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Culture of learning can spark channel innovation
Channel partners seeking to drive innovation should become learning organizations that encourage risk-taking and creative thinking, according to speakers at CompTIA's ChannelCon.
Channel partners should take steps to institute a culture of learning, assessing employees, fostering an environment where they can experiment and make mistakes, and tapping low-cost or no-cost training approaches to stretch budgets.
That was the advice from speakers at CompTIA's ChannelCon 2020 online conference this week. The speakers suggested changes wrought by the COVID-19 pandemic provide an opening to revisit how partners think about training, learning and development.
"I think we are going to look back at this and say … the quarantine, the stay at home, [was] the catalyst, the impetus point, for learning to really change," said Kristine Stewart, vice president of client success and marketing at Channel Impact, a company that focuses on channel staffing, strategy, marketing and enablement.
In the current environment, companies that focus on learning "will be the ones that will move ahead," she noted. "It will become a competitive advantage."
The task for channel partners is to elevate learning from a checkbox that employees are compelled to tick before their next review to a philosophy that spans the entire company.
James Foxall, president and CEO at Tigerpaw Software, a Bellevue, Neb., company that offers business automation for MSPs and other technology providers, said many people wrap learning around specific skills. Learning, instead, should support the constant evolution of personal growth, he noted.
"For us, learning is a mindset," Foxall said.
Culture of learning: Assessing employees, encouraging risk
One step toward cultivating a learning culture is conducting employee assessments to develop an individualized learning track.
Stewart said this approach offers a good opportunity to promote inclusivity. Channel companies can "take the value of each person and the kind of background and the cultures they come from and be able to provide them with learning opportunities that fit with how they identify and where they want to go with their lives and careers," she said.
Shuchi Rana, senior director at HeadSpin, a digital experience platform company based in Palo Alto, Calif., said a learning culture helps bring her company together, especially when employees are working remotely. Rana leads go-to-market efforts at HeadSpin and HeadSpin University.
Rekha VenuthurupalliVice president of human resources, vCom Solutions Inc.
Promoting curiosity and risk-taking among employees is another important aspect of a learning culture, according to ChannelCon 2020 panelists.
VCom Solutions Inc., a San Ramon, Calif., provider of IT lifecycle and spend management software and services, has set up a rewards program for employees who take the initiative to learn and grow. "One of the key behaviors at vCom is curiosity, which is defined as pushing yourself regularly to learn and change to make yourself more valuable to the company," said Rekha Venuthurupalli, vCom vice president of human resources.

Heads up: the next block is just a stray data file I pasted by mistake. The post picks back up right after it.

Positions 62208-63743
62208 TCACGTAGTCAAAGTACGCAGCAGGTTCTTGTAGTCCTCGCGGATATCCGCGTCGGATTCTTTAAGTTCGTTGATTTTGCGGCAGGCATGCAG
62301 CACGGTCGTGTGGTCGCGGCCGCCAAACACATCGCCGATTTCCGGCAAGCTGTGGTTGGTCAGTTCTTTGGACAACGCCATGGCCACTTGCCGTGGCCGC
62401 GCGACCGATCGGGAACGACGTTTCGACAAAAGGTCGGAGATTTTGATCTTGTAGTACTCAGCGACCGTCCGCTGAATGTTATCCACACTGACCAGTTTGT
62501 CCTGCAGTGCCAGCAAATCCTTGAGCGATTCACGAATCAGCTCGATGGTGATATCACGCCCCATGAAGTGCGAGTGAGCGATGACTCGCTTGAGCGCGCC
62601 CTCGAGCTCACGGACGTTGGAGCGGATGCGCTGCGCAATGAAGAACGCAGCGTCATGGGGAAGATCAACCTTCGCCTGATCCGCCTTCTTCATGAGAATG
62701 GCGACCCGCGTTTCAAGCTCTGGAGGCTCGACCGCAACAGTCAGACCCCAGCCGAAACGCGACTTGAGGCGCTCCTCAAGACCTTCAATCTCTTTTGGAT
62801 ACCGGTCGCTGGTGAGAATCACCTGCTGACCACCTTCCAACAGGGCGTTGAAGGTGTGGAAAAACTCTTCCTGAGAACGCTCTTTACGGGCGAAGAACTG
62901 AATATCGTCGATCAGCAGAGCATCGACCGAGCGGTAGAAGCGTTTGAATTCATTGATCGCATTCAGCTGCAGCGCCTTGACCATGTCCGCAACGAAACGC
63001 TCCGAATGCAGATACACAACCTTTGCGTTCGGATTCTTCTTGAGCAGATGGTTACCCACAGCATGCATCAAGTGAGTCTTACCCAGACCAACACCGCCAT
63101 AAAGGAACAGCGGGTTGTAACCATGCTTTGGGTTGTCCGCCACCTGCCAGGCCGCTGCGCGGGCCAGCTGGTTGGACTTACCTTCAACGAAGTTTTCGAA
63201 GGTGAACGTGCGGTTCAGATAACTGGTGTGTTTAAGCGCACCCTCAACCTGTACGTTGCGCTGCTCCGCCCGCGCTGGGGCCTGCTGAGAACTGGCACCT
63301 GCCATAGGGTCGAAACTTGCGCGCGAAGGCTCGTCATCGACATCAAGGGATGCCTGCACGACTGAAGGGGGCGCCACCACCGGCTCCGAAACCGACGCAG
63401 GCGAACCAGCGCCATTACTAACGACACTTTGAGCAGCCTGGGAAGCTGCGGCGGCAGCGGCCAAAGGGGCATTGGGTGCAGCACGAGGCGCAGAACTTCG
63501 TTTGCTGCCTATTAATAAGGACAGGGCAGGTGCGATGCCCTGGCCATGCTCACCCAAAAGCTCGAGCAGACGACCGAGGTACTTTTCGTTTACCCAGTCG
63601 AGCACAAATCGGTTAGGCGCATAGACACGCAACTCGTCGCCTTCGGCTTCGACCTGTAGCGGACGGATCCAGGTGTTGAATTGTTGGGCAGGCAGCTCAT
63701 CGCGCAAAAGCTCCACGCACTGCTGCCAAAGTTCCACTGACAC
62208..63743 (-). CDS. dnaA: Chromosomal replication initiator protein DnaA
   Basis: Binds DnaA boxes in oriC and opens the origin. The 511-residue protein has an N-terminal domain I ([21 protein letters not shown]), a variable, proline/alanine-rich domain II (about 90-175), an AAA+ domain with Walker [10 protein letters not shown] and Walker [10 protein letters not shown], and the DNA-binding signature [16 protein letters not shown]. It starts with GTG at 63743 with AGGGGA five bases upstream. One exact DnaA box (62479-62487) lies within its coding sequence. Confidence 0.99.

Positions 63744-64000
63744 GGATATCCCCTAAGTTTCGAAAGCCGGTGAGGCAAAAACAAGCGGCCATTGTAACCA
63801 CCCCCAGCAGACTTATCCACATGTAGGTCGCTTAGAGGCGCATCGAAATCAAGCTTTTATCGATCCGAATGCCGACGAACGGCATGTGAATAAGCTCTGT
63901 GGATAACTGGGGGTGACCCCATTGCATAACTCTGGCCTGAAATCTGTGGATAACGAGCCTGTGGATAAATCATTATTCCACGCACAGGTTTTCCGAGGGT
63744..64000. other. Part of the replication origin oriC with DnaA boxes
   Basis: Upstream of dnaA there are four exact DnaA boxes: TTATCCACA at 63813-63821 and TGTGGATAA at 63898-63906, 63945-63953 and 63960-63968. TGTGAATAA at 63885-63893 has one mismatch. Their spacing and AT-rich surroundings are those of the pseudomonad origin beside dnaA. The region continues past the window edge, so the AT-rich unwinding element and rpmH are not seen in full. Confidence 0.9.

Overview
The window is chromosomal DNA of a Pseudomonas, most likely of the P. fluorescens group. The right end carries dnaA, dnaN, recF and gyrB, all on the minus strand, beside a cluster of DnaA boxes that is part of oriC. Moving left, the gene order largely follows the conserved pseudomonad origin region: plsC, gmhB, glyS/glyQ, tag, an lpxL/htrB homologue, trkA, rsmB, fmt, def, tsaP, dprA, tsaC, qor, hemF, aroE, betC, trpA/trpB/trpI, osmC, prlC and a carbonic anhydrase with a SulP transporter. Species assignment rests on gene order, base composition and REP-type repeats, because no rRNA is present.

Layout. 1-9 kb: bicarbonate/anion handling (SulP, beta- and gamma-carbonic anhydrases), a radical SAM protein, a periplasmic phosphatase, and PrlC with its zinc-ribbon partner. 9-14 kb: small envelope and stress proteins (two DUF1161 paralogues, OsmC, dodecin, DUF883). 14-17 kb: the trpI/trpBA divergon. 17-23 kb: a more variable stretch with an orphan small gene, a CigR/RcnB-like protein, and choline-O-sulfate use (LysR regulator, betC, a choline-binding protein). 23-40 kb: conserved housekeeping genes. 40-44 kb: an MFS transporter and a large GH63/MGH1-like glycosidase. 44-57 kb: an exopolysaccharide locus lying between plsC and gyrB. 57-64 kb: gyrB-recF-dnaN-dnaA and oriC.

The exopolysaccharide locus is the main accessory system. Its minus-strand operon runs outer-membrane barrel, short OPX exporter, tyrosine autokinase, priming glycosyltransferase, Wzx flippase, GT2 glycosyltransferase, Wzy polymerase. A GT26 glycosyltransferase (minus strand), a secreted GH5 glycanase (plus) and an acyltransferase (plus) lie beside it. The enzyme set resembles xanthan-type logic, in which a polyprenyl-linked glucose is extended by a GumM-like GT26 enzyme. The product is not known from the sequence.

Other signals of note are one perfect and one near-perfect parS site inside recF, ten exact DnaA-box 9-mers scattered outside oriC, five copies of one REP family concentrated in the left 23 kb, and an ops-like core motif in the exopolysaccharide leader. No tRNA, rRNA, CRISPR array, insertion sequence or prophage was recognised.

A potential result of trying new things is failing at them. So, organizations need to create a workplace that tolerates missteps and turns them into learning opportunities, Venuthurupalli said.
"We tell all of our employees, 'You are allowed to make mistakes,'" Venuthurupalli noted. "Don't be afraid of making mistakes, but take accountability, take it as a learning opportunity on how we can learn from this and grow."
Companies should allow employees to fail in a controlled environment and "use it as a coaching opportunity," Foxall added.
If organizations want to drive innovation, Stewart said, they should let employees be curious and take risks -- celebrating the aha moments along the way.
The encouragement of risk-taking can result in a multiplier effect within organizations. Venuthurupalli said recognizing employees who take risks and come up with innovative ideas "motivates other people to look for a way to be more creative."
In this way, the culture of learning dovetails with the channel's opportunity to break new ground in the COVID-19 economy. Speakers at an earlier ChannelCon 2020 panel suggested partners have room to innovate amid the pandemic, citing emerging technologies such as AI and business consulting services as examples.
Learning on a budget
Freeing up dollars for learning can prove challenging in an economic slowdown. But CompTIA conference speakers said channel partners can seek ways to minimize the expense. For example, companies that take an inventory of employees' skills can find opportunities to spread knowledge siloes across the organization. Foxall said employees can cross-train other employees.
Rana also suggested pairing people up or doing cross-functional training, noting "there is so much we can do with the resources that we already have."
Venuthurupalli cited free or low-cost training from vendors as another possibility for offering learning opportunities on a budget.